"Metamorphic" redirects here. For other uses, see Metamorphic (disambiguation).
Metamorphic rocks arise from the transformation of existing rock types, in a process called metamorphism, which means "change in form". The original rock (protolith) is subjected to heat (temperatures greater than 150 to 200 °C) and pressure (150 megapascals (1,500 bar))[clarify], causing profound physical or chemical change. The protolith may be a sedimentary, igneous, or existing metamorphic rock.
Metamorphic rocks make up a large part of the Earth's crust and form 12% of the Earth's land surface. They are classified by texture and by chemical and mineral assemblage (metamorphic facies). They may be formed simply by being deep beneath the Earth's surface, subjected to high temperatures and the great pressure of the rock layers above it. They can form from tectonic processes such as continental collisions, which cause horizontal pressure, friction and distortion. They are also formed when rock is heated by the intrusion of hot molten rock called magma from the Earth's interior. The study of metamorphic rocks (now exposed at the Earth's surface following erosion and uplift) provides information about the temperatures and pressures that occur at great depths within the Earth's crust. Some examples of metamorphic rocks are gneiss, slate, marble, schist, and quartzite.
Metamorphic minerals are those that form only at the high temperatures and pressures associated with the process of metamorphism. These minerals, known as index minerals, include sillimanite, kyanite, staurolite, andalusite, and some garnet.
Other minerals, such as olivines, pyroxenes, amphiboles, micas, feldspars, and quartz, may be found in metamorphic rocks, but are not necessarily the result of the process of metamorphism. These minerals formed during the crystallization of igneous rocks. They are stable at high temperatures and pressures and may remain chemically unchanged during the metamorphic process. However, all minerals are stable only within certain limits, and the presence of some minerals in metamorphic rocks indicates the approximate temperatures and pressures at which they formed.
The change in the particle size of the rock during the process of metamorphism is called recrystallization. For instance, the small calcite crystals in the sedimentary rock limestone and chalk change into larger crystals in the metamorphic rock marble; in metamorphosed sandstone, recrystallization of the original quartz sand grains results in very compact quartzite, also known as metaquartzite, in which the often larger quartz crystals are interlocked. Both high temperatures and pressures contribute to recrystallization. High temperatures allow the atoms and ions in solid crystals to migrate, thus reorganizing the crystals, while high pressures cause solution of the crystals within the rock at their point of contact.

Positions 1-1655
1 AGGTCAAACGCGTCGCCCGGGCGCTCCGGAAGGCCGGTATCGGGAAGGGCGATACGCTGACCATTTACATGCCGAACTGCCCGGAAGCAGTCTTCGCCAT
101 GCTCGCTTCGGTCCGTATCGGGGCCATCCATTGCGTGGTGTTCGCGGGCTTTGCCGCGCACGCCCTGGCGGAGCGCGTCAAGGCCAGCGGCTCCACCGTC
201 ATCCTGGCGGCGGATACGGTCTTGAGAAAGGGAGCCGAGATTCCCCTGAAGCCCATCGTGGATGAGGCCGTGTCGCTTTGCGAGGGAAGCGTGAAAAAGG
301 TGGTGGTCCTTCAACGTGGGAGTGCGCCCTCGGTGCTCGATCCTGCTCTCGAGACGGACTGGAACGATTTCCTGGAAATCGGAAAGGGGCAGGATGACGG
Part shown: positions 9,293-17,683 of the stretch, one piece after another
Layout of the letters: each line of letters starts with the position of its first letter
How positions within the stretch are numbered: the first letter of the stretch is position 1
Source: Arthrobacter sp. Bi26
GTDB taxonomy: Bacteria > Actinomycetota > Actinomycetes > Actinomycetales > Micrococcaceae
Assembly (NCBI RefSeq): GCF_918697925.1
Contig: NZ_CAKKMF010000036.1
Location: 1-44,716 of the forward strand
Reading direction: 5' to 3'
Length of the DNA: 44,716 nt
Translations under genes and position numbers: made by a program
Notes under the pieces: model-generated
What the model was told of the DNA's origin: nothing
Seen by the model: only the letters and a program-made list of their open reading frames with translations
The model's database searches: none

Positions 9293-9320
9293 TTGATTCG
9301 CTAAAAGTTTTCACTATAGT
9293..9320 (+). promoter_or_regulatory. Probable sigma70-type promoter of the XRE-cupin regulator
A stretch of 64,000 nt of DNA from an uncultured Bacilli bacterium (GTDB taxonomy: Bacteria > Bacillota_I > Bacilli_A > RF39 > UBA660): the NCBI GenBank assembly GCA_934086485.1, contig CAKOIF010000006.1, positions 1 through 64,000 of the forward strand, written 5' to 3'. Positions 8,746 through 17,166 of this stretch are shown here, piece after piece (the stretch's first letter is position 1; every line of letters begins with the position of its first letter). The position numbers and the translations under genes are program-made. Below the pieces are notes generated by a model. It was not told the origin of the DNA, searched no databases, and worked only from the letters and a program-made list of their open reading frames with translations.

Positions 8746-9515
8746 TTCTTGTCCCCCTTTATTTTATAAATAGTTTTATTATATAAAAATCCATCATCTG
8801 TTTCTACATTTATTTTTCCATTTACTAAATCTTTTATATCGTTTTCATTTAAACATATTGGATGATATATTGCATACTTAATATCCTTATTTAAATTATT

Main article: foliation (geology)
The layering within metamorphic rocks is called foliation (derived from the Latin word folia, meaning "leaves"), and it occurs when a rock is being shortened along one axis during recrystallization. This causes the platy or elongated crystals of minerals, such as mica and chlorite, to become rotated such that their long axes are perpendicular to the orientation of shortening. This results in a banded, or foliated rock, with the bands showing the colors of the minerals that formed them.
Textures are separated into foliated and non-foliated categories. Foliated rock is a product of differential stress that deforms the rock in one plane, sometimes creating a plane of cleavage. For example, slate is a foliated metamorphic rock, originating from shale. Non-foliated rock does not have planar patterns of strain.
Rocks that were subjected to uniform pressure from all sides, or those that lack minerals with distinctive growth habits, will not be foliated. Where a rock has been subject to differential stress, the type of foliation that develops depends on the metamorphic grade. For instance, starting with a mudstone, the following sequence develops with increasing temperature: slate is a very fine-grained, foliated metamorphic rock, characteristic of very low grade metamorphism, while phyllite is fine-grained and found in areas of low grade metamorphism, schist is medium to coarse-grained and found in areas of medium grade metamorphism, and gneiss coarse to very coarse-grained, found in areas of high-grade metamorphism. Marble is generally not foliated, which allows its use as a material for sculpture and architecture.
Another important mechanism of metamorphism is that of chemical reactions that occur between minerals without them melting. In the process atoms are exchanged between the minerals, and thus new minerals are formed. Many complex high-temperature reactions may take place, and each mineral assemblage produced provides us with a clue as to the temperatures and pressures at the time of metamorphism.
Metasomatism is the drastic change in the bulk chemical composition of a rock that often occurs during the processes of metamorphism. It is due to the introduction of chemicals from other surrounding rocks. Water may transport these chemicals rapidly over great distances. Because of the role played by water, metamorphic rocks generally contain many elements absent from the original rock, and lack some that originally were present. Still, the introduction of new chemicals is not necessary for recrystallization to occur.
Types of metamorphism
Contact metamorphism is the name given to the changes that take place when magma is injected into the surrounding solid rock (country rock). The changes that occur are greatest wherever the magma comes into contact with the rock because the temperatures are highest at this boundary and decrease with distance from it. Around the igneous rock that forms from the cooling magma is a metamorphosed zone called a contact metamorphism aureole. Aureoles may show all degrees of metamorphism from the contact area to unmetamorphosed (unchanged) country rock some distance away. The formation of important ore minerals may occur by the process of metasomatism at or near the contact zone.